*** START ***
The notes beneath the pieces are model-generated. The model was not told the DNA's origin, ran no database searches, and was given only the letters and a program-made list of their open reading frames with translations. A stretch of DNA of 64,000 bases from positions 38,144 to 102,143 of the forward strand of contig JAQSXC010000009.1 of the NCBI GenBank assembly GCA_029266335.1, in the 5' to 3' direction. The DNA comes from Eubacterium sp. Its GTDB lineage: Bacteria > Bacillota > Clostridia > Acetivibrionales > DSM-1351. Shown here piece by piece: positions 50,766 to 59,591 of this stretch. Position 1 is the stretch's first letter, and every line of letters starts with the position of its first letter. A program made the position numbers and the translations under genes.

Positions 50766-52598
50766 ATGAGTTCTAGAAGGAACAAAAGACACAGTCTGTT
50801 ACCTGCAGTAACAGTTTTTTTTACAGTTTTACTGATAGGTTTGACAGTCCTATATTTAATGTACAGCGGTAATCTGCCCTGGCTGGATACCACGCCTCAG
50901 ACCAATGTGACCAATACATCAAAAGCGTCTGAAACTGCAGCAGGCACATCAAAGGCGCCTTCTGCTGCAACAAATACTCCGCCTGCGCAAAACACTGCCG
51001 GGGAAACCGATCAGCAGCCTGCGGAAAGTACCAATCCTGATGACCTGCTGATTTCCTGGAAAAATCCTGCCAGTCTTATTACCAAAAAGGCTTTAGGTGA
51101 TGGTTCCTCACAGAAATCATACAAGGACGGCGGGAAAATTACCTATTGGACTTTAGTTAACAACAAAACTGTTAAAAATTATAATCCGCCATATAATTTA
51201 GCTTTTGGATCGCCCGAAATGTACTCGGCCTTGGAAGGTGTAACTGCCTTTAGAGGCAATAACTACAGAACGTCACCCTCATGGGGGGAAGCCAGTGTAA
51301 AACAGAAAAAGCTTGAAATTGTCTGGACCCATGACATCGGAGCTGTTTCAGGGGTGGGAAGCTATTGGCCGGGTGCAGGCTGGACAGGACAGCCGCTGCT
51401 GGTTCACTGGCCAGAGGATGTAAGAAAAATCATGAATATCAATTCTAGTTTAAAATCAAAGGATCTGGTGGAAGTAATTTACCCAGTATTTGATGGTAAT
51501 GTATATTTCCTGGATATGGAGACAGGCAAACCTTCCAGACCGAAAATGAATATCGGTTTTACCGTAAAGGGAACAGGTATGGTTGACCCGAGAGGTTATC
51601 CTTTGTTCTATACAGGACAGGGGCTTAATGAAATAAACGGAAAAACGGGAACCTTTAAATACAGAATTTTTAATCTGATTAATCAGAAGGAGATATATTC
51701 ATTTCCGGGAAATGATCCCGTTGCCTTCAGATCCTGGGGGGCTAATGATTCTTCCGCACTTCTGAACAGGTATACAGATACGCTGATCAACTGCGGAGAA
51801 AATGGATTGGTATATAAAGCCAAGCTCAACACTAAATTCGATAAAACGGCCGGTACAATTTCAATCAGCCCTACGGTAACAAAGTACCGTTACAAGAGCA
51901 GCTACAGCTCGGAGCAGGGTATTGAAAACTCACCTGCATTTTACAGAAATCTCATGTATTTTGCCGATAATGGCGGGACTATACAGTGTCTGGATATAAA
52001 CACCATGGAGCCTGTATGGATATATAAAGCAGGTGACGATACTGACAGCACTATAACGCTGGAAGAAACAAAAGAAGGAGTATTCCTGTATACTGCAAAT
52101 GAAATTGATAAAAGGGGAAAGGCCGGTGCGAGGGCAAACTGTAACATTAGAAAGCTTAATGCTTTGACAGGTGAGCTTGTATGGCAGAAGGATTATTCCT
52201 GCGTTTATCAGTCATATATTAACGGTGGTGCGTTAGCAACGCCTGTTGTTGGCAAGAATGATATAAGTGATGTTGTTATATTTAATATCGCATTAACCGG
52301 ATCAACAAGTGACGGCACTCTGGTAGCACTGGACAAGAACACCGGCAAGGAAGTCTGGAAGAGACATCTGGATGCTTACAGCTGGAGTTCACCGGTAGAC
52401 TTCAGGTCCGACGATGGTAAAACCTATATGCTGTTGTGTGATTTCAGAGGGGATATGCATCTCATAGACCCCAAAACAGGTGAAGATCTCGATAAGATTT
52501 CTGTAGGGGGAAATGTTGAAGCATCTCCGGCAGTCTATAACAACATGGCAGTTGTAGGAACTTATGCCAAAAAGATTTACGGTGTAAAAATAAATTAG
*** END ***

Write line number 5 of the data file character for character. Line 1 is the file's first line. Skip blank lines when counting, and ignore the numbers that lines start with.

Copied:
50901 ACCAATGTGACCAATACATCAAAAGCGTCTGAAACTGCAGCAGGCACATCAAAGGCGCCTTCTGCTGCAACAAATACTCCGCCTGCGCAAAACACTGCCG